that the schools could have capital improvement money
in hand quicker and make the improvements in about
five years if the bond passes. If the bond fails and the
system has to "pay as you go" through funds from the
Schools Facilities Act and half-cent sales taxes, Kings
Mountain might not realize its total dream of school
construction for about 10 years.
If the bond passes, the system plans to begin con-
struction and improvements at the junior and senior
highs in the summer with hopes of phasing out Central
School as a facility for students in the 1990-91 school
Update On Plant
By C.T. CARPENTER, JR.
George Wood and Tom Howard, city manager and
engineer, gave a progress report last Wednesday night
on the Crowders Creek Wastewater Treatment Plant
project, a joint effort by Gastonia, Kings Mountain,
Bessemer City and Gaston County governments.
"Tom and I attended a meeting this morning of offi-
cials involved in the project Crowders Creek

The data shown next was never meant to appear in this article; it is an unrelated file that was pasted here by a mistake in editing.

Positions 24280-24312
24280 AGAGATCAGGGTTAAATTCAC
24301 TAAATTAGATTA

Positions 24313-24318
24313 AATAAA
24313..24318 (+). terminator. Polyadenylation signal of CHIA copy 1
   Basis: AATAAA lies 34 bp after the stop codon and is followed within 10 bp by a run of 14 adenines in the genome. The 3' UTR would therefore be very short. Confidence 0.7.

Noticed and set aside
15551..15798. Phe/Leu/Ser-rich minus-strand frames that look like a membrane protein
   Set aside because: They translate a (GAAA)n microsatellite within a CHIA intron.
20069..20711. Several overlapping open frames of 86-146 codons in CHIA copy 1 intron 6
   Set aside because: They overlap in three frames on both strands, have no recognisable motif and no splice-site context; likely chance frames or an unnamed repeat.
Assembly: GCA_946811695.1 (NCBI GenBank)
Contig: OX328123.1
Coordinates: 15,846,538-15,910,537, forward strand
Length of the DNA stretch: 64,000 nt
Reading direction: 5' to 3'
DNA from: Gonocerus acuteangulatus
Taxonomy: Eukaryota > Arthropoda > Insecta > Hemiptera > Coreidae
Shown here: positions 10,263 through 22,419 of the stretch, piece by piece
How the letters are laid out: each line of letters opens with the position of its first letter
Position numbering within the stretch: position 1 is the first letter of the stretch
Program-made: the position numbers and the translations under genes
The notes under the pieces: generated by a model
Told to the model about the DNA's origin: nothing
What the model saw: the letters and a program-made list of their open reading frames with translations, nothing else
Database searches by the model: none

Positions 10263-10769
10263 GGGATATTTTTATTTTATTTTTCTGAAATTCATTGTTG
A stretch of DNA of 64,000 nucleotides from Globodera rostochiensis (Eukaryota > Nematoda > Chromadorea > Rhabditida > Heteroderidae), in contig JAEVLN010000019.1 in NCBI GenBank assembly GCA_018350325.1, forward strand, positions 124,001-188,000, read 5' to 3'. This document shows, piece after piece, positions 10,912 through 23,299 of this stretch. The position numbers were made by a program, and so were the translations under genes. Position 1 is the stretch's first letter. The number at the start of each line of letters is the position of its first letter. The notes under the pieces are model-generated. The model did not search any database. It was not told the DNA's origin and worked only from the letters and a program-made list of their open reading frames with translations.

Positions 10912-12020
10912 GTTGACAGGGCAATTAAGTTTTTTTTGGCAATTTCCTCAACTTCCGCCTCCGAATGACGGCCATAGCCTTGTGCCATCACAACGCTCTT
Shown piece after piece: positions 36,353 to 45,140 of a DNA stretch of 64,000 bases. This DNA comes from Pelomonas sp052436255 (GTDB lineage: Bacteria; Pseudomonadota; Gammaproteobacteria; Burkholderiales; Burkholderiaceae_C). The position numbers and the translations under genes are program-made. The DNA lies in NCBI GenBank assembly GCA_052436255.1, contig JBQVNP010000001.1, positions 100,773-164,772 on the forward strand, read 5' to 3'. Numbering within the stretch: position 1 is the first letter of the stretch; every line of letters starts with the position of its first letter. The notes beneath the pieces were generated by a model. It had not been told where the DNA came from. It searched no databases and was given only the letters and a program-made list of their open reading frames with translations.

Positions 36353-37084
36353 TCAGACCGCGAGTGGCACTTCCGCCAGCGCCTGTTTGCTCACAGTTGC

Wastewater Treatment Plant (CCWWTP) and every-
thing is proceeding nicely. We expect to make our pay-
ment ($500,000) before Labor Day and to have our
flow into the plant perhaps by Jan. '92," Wood reported
at the close of the fifth utilities committee session at
city hall conference room.
"When we begin sending our flow to CCWWTP,
which the city has contracted to do, Kings Mountain
can close up the aging and outdated McGill WWTP on
the eastside of the city and eliminate several of the
pumping stations involved in the McGill usage and be-
gin saving considerable cost of electricity, etc. We'll
keep enough pumping capacity there to be able to con-
tinue in an emergency to divert that flow to the west to
Pilot Creck WWTP near Buffalo Creek," he continued.
The plant will be paid for with a $13,995,359 grant
from North Carolina's portion of EPA (Environmental
Protection Agency) federal funds, $3.8 million from
Gaston County, $800,000 from Bessemer City and
Kings Mountain's half-million, with Gastonia having
agreed to pay the remainder (about $7.4 million against
the latest cost projection of $26.5 million).
The EPA grant is to Kings Mountain because its sew-
erage (wastewater) system is under a judicial order of
consent (JOC) from the state court system for past vio-
lations of EPA regulations. Mayor Kyle Smith and
Wood had to sign an agreement with the court to clean